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Built With Speedway Motors: Rollin's 1948 Ford

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Rollin Willingham (pronounced "Raw-lin") has a whole fleet of old cars that are ready to hop in and cruise, and each of them has its own soul and character. He calls this ’48 Ford Super Deluxe his “classy grocery getter.” But it wasn’t always that way.

Rollin's '48 has come a long way from being a multi-colored, barely running beater.

When Rollin got the sedan, it was anything but classy. He had just lost another of his classics to an accident that totaled it when a friend offered up this grungy sedan at a good price. Rollin snatched it up to fill the newly empty hole in his lineup. But the car he brought home was barely running, and really ugly. The body was covered in old red primer, and the fenders were a different color. "I like patina," says Rollin, "but this thing was ugly."

Rollin is a professional car builder by day, and he got to work immediately on his new sedan as his busy schedule allowed. With friends and club members by his side, he began to sort the car out mechanically. The 239-inch 59A flathead stayed under the hood, but Rollin used a Speedway Motors kit to add an alternator which, along with a replacement wiring harness, converted the car to run 12 volts. The stock driveline lives on behind the flatmotor, but everything was tweaked, tuned, and repaired by Rollin to make the car a reliable driver. The stock stance was brought down in the rear with longer spring shackles, and the radial tires on steelies help it to run straight down the Phoenix freeways.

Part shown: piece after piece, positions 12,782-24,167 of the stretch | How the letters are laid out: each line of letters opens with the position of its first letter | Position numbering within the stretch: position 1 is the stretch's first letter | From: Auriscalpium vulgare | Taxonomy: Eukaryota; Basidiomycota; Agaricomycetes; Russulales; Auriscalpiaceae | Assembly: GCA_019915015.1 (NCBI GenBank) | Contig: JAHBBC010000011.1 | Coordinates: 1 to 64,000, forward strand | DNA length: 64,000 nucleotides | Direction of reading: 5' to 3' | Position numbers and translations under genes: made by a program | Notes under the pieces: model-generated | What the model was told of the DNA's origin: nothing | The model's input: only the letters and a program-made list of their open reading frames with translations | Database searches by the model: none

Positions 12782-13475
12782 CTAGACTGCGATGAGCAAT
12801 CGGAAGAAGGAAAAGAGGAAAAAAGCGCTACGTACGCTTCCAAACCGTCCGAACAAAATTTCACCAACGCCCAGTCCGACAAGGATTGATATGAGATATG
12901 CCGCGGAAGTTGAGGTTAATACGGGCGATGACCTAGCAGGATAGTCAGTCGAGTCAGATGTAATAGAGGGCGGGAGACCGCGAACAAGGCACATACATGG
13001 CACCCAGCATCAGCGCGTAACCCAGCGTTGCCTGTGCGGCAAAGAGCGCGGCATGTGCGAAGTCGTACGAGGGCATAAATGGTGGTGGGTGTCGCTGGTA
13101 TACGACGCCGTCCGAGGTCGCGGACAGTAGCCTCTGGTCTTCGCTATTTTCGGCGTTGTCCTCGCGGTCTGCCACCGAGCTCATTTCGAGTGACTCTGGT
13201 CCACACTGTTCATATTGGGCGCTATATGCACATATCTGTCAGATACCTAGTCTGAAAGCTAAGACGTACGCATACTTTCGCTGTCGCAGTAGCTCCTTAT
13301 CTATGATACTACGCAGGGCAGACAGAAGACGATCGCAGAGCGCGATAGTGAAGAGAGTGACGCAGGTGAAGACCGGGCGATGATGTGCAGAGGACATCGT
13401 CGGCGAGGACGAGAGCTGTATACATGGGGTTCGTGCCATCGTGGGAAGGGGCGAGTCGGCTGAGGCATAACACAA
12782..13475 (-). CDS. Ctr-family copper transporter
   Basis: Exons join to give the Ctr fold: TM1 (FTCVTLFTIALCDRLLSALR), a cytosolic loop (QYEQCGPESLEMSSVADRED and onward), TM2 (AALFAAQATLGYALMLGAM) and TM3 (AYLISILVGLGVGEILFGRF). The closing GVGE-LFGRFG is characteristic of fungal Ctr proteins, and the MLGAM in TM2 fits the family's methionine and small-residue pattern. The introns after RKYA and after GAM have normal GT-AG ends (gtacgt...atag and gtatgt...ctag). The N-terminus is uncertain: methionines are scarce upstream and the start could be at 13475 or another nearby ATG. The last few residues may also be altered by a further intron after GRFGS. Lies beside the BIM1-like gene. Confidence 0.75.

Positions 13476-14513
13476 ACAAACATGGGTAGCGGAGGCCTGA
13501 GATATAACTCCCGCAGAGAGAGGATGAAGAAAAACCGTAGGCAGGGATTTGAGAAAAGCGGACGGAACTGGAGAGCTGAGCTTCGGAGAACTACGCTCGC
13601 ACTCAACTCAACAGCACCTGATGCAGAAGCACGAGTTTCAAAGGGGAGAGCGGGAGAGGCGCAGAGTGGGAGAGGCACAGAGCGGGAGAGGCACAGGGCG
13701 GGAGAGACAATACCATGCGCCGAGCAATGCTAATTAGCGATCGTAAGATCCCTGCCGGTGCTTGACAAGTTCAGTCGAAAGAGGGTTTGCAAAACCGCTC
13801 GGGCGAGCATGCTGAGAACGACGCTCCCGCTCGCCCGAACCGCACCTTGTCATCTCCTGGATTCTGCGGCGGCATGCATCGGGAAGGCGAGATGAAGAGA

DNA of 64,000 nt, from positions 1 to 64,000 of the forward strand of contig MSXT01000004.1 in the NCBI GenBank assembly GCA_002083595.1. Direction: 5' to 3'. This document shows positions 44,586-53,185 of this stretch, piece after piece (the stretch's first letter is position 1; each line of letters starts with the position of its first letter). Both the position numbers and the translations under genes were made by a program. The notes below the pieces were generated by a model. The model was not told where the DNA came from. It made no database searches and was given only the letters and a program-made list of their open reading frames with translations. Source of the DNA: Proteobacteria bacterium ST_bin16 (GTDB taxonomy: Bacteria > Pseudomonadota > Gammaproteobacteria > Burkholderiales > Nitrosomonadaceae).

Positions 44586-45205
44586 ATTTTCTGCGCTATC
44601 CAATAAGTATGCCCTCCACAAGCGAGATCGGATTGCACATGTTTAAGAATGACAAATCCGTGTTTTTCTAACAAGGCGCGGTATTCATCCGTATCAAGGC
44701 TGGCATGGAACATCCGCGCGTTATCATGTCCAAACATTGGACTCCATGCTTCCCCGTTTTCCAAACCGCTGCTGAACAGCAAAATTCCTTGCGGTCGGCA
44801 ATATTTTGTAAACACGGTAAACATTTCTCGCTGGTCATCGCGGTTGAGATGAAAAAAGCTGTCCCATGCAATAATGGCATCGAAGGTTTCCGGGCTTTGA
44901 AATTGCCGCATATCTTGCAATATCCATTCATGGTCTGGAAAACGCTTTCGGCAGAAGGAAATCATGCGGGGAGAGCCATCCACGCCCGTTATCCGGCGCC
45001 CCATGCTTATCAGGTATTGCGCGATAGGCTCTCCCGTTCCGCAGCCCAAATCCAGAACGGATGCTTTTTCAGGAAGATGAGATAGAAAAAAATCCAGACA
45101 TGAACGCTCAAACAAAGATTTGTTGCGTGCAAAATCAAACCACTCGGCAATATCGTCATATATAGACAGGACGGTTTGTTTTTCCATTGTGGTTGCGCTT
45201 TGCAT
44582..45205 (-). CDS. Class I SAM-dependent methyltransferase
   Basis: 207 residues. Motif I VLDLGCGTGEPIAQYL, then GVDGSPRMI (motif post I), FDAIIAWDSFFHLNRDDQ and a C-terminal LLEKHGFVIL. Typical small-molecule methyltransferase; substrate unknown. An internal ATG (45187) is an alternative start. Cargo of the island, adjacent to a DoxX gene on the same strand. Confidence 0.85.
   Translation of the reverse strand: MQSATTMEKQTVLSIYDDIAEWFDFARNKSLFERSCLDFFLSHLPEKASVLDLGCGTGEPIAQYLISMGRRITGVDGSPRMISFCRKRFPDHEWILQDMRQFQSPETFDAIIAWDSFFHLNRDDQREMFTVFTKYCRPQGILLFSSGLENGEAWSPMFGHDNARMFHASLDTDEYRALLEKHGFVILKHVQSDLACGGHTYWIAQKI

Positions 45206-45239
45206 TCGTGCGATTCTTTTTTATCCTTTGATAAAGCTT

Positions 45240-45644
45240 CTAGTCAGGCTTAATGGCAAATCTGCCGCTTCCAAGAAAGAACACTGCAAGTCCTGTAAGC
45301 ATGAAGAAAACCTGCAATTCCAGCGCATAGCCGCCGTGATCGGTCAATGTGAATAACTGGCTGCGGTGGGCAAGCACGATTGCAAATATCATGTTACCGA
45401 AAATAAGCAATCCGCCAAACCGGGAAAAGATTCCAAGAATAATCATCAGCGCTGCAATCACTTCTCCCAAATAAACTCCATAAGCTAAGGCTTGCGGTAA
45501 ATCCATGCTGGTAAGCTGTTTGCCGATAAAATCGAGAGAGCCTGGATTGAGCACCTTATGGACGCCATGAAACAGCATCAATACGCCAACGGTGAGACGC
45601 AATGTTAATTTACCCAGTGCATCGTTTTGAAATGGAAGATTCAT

The stock flattie lives on, even in the desert heat, thanks to a good fan and excellent maintenance.

Rollin straightened out the body and shot it with a fresh coat of hot rod flat black. A few dings and imperfections remain to remind him that this car is meant to be a driver and not a showboat. The effect is that of a classy car that can be driven anywhere without losing sleep over rock chips, door dings, and rogue shopping carts.

There are a few bumps and bruises on the car to remind Rollin that this is a driver.

We shot these photos of Rollin and his car at a Cars and Coffee event at our Tolleson, AZ location. It was near 100 degrees that day, which raises a couple questions; don’t flatheads get really hot? Oh, and also, how do you drive this thing around in the desert with no air conditioning? Rollin beat the heat under the hood with a Speedway Motors electric fan and thermostat kit that allows him to dial in the temperature where the fan kicks on. As for the heat inside the car, Rollin says, “We’re acclimated, 102-degrees is still a pretty nice day. I just open the wing windows.”

The interior is plenty cozy, and we love that the stock dash and gauges remain.

Rollin and his friends and fellow members of the Arizona Outlaw car club don’t believe in just driving their vintage iron on weekends and sunny days. They drive them everywhere, all the time. When we talked to Rollin on the phone, he was about to wrap up work for the day on a customer car. Then, as soon as the customer’s clock stopped running, he was off to the yard to rebuild the carb on one of his other old cars. That’s dedication, and our hat’s off to Rollin and his friends for keeping old iron like this ’48 out on the road where it belongs.

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